Midlife Crisis In Women Pp


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Midlife Crisis In Women Pp

  2. 2. Biological factors <ul><li>Introduction </li></ul><ul><li>Some identified biological factors in this particular population are menopause, hormone deficiency, emotional instability, breast cancer and depression (McQuaide, 1998). Subsequently all of the above are intertwined. Menopause seems to be a direct link to the hormone deficiency, emotional instability, breast cancer and depression. Although this is not true of all women in this middle age status, it is very common with in a significant amount of women. Menopause is the most observed biological factor because of the divide between how the medical profession views it as a biological change for the woman versus how the some women view it as a natural transition that does not necessarily has to be treated medically (Kaufert, Bogg, Ettinger, Woods, & Utian, 1998). In addition, menopause contributes to depression in many women. Lower levels of estrogen linked to higher risk of osteoporosis and heart disease. </li></ul>
  3. 3. Ethnic Variations in Health <ul><li>African-Americans in the U.S. have twice the death rate of Caucasians. </li></ul><ul><li>Related to SES (socioeconomic status): When death rates are compared for Whites and African-Americans of the same SES, African-Americans' death rate drops below Whites'. </li></ul><ul><li>Poorer people are more apt to experience a disabling illness. </li></ul><ul><li>Poorer people tend to work in more dangerous occupations & are more likely to become disabled. </li></ul><ul><li>  </li></ul>
  4. 4. Gender Differences in Health <ul><li>During middle age, women experience more non-life threatening illnesses than men but men experience more serious illnesses. </li></ul><ul><li>Women smoke less. </li></ul><ul><li>Women drink less alcohol. </li></ul><ul><li>Women have less dangerous jobs. </li></ul><ul><li>Medical research has typically studied diseases of men with all male samples; the medical community is only now beginning to study women's health issues. </li></ul><ul><li>  </li></ul>
  5. 5. Stress and Health <ul><li>Stress prompts physiological reactions which weaken the immune system </li></ul><ul><li>Increases vulnerability to illness </li></ul><ul><li>Stress causes blockage of the arteries </li></ul><ul><li>Lifestyle factors affect stress levels </li></ul><ul><li>Regular exercise, good nutrition, adequate sleep, frequent socializing, no smoking, little alcohol associated with less stress </li></ul><ul><li>Personal mastery and control minimizes stress </li></ul><ul><li>Women are more prone to declining height due to OSTEOPOROSIS, a condition in which the bones become brittle, fragile, and thin. </li></ul><ul><li>Hearing undergoes a gradual decline beginning in middle adulthood. </li></ul><ul><ul><li>Japanese & Chinese women: fewer symptoms </li></ul></ul><ul><ul><li>African American women: more hot flashes & night sweats </li></ul></ul><ul><ul><li>Hispanic women: higher level of heart pounding & vaginal dryness </li></ul></ul><ul><li>~ Reasons unclear: systematic physical differences in hormone production levels suspected </li></ul>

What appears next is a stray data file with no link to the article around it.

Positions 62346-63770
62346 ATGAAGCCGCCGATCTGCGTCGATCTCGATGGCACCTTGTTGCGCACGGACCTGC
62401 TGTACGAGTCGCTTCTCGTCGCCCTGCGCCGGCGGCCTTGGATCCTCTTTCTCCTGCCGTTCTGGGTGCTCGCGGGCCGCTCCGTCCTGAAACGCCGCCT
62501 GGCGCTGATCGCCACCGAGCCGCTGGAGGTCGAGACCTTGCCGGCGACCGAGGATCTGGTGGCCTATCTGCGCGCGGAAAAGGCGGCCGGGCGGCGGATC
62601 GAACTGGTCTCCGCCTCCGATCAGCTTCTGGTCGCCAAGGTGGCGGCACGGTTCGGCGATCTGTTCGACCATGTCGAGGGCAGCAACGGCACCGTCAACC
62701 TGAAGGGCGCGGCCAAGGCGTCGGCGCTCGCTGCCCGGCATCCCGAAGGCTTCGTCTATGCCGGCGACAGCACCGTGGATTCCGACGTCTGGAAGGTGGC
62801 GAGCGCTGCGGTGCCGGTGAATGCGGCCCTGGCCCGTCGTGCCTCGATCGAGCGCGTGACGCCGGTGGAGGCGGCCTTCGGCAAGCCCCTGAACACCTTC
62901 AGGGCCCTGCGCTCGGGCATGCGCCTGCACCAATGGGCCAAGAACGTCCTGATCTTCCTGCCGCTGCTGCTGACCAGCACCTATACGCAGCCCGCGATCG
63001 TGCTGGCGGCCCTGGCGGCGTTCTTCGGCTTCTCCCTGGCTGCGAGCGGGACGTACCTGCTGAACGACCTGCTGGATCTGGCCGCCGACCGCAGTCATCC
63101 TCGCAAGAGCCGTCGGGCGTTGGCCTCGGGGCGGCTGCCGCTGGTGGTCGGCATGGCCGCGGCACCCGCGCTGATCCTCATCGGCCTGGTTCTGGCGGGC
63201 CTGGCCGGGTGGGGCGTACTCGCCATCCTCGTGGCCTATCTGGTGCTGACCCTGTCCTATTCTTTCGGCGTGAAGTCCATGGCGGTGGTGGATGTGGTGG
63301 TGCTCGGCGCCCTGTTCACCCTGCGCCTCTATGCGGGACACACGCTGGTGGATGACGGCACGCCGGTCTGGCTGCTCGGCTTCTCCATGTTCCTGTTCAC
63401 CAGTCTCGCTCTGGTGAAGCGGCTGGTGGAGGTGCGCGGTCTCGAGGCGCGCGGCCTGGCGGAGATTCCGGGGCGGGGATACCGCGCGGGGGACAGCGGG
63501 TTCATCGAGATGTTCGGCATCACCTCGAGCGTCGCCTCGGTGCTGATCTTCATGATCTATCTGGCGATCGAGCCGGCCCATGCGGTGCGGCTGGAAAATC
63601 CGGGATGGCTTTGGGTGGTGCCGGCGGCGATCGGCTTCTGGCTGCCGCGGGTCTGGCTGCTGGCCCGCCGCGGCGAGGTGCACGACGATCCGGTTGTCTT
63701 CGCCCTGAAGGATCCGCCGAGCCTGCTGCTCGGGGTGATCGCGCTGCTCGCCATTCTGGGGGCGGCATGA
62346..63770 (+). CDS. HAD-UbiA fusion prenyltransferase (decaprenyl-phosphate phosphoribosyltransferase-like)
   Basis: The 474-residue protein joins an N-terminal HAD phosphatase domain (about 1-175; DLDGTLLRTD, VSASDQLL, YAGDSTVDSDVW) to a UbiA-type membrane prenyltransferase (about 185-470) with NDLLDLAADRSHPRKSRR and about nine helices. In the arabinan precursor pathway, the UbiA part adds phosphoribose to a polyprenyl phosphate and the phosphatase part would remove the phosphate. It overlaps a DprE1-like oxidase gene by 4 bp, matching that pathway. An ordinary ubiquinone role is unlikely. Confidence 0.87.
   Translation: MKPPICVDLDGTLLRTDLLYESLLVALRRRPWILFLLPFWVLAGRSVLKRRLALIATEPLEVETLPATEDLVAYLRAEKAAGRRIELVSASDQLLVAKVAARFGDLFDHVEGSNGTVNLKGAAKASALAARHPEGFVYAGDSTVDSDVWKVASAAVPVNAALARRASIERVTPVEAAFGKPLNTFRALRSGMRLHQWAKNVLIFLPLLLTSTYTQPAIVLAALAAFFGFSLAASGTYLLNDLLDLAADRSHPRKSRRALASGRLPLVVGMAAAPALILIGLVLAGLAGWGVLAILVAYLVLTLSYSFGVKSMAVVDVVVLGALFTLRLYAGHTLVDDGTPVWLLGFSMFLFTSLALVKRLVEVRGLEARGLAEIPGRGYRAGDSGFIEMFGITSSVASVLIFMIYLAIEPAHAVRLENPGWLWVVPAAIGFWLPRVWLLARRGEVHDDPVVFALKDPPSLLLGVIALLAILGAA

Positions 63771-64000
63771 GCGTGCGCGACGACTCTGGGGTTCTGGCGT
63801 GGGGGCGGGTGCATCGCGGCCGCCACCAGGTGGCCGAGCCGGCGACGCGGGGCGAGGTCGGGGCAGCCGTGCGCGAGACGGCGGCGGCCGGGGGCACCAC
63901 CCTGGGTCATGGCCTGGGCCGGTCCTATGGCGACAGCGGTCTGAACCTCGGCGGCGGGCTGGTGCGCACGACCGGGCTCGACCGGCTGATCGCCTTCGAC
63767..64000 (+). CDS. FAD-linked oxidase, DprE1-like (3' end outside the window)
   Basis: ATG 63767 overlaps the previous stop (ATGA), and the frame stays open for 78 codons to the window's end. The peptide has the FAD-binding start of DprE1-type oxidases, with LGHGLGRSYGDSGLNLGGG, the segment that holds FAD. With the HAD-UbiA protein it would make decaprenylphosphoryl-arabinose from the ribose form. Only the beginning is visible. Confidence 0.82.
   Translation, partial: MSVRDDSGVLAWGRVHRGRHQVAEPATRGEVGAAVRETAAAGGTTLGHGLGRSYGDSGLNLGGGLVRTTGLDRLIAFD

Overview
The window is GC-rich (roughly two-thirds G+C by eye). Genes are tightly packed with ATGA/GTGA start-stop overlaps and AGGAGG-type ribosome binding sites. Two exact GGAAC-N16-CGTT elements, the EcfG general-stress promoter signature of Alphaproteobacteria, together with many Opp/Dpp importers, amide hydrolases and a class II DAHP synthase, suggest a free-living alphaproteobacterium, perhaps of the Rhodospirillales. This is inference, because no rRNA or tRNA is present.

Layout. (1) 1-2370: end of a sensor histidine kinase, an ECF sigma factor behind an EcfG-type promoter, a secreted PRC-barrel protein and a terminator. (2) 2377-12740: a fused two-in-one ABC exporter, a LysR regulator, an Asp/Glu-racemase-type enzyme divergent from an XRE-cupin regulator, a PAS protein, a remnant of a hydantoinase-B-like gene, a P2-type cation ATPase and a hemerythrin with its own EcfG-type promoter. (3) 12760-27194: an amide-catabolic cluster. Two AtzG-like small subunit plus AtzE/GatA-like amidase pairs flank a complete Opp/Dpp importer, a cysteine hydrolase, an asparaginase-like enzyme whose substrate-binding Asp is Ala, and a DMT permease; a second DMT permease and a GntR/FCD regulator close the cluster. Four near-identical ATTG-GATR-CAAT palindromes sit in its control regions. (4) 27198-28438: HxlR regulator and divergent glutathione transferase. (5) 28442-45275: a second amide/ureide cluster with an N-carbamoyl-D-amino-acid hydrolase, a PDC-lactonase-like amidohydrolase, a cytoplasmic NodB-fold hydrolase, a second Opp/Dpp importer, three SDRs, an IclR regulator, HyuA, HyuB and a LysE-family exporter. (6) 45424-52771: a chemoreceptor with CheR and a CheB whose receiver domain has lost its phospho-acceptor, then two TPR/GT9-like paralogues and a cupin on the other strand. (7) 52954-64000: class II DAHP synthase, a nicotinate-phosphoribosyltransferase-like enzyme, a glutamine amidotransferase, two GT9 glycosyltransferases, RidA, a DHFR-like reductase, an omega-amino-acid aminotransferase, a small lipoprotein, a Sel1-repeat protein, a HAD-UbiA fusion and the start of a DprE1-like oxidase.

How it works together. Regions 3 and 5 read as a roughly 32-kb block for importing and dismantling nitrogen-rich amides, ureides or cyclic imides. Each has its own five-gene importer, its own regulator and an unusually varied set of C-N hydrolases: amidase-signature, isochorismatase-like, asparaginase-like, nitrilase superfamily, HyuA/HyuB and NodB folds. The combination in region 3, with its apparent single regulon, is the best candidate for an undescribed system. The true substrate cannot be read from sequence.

6. 6. Psychological factors <ul><li> It was thought that about 10 % of women had psychological problems associated with menopause. </li></ul><ul><li>depression </li></ul><ul><li>anxiety </li></ul><ul><li>crying spells </li></ul><ul><li>lack of concentration </li></ul><ul><li>irritability </li></ul>
  7. 7. Cognitive Development in Middle Adulthood Intelligence <ul><li>Intelligence </li></ul><ul><li>Postformal Thought </li></ul><ul><li>Cognitive development is multidirectional </li></ul><ul><li>Gains in some areas, losses in others </li></ul><ul><li>Cross sectional measures of intelligence show decreases with age </li></ul><ul><li>May be cohort effect of better/more schooling </li></ul><ul><li>Longitudinal measures show increase, at least until fifties </li></ul><ul><li>May be inflated due to practice effects and attrition </li></ul><ul><li>Uneven performance due to influences of neurological aspects, which decline with age and cultural aspects which improve with age </li></ul><ul><li>Fluid intelligence peaks during early adulthood and then declines </li></ul>
  8. 8. Cognitive Development in Middle Adulthood Intelligence <ul><li>Ability to apply mental powers to new problems </li></ul><ul><li>Perceiving relationships, forming concepts, drawing inferences </li></ul><ul><li>Decline probably due to changes in brain </li></ul><ul><li>Crystallized intelligence improves through middle age and on </li></ul><ul><li>Ability to remember and use information acquired over a lifetime </li></ul><ul><li>Depends on education and culture </li></ul><ul><li>Uses stored information and automatic processing </li></ul><ul><li>IQ tests may lack ecological validity </li></ul><ul><li>Rely on timed, physical responses </li></ul><ul><li>Reaction time slows with age </li></ul><ul><li>Results may be due to physical, not cognitive changes </li></ul><ul><li>Adults face real-life problems </li></ul><ul><li>Need measures of practical problem solving </li></ul>
  9. 9. Post Formal Thought <ul><li>Goes beyond abstract, formal thought </li></ul><ul><li>Relies on subjective feelings and intuition as well as logic </li></ul><ul><li>Relativistic </li></ul><ul><li>Sees shades of gray, interprets meaning </li></ul><ul><li>Integrates opposing views </li></ul><ul><li>Able to reconcile/choose among conflicting views </li></ul><ul><li>Thesis, antithesis, synthesis </li></ul><ul><li>Middle age is when most people either become more spiritual or return to their religious beliefs. </li></ul>